Companies such as Apple and Google will be banned from offering unbreakable encryption under new UK laws.
Set to be unveiled on Wednesday (November 4), internet and social media companies will no longer be able to provide encryption so advanced that they cannot decipher it, according to The Daily Telegraph.
It will see tech firms and service providers required to provide unencrypted communications to the police or spy agencies if requested through a warrant, and comes as David Cameron urged the public and MPs to back his new surveillance measures.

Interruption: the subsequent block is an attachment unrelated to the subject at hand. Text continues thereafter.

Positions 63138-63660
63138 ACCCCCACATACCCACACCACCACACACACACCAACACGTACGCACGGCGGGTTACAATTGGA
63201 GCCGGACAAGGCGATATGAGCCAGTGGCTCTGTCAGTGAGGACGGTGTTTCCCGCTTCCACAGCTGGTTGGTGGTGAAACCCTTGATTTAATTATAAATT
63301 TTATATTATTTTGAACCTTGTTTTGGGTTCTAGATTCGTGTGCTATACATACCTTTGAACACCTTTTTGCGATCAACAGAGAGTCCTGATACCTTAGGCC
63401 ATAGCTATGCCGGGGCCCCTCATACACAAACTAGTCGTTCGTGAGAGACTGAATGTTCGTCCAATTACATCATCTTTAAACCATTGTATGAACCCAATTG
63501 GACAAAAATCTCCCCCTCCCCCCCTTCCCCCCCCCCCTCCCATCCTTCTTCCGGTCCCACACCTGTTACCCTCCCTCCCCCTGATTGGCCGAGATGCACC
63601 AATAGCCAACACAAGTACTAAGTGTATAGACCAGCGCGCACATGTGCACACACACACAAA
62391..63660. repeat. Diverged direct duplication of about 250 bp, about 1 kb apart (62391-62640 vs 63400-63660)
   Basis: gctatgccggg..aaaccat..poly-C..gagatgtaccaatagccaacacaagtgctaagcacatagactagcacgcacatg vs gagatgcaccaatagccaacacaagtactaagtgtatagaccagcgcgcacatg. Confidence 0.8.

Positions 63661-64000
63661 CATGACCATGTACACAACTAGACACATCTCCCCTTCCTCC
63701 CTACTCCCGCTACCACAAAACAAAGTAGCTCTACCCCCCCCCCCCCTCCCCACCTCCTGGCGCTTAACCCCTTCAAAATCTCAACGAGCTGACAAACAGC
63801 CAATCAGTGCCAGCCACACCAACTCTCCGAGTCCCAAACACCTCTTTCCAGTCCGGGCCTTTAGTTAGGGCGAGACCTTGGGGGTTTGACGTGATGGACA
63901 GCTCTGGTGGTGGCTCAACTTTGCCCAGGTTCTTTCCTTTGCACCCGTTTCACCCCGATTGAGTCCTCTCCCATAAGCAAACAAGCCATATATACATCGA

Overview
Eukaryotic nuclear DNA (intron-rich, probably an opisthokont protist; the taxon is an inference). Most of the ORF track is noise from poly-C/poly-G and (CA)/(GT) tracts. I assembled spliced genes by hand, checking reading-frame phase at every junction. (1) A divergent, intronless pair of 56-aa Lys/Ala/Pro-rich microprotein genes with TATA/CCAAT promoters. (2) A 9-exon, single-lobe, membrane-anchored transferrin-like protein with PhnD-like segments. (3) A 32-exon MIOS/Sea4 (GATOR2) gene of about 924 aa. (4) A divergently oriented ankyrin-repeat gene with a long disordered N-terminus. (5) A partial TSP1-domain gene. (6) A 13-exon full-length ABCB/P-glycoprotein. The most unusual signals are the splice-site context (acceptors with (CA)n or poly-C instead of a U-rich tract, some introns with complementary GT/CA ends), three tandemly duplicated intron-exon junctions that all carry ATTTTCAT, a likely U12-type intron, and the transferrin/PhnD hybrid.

On ITV’s This Morning earlier today (November 2), the Prime Minister argued that terrorists, paedophiles and criminals must not be allowed to communicate secretly online.
“We shouldn’t allow the internet to be a safe space for them to communicate and do bad things,” he outlined.
Measures in the Investigatory Powers Bill will place a duty on companies to be able to access their customer data in law, and is also expected to maintain the current responsibility for signing off requests with the Home Secretary, but with extra judicial oversight.
The bill will also require internet companies to retain the browsing history of their customers for up to a year.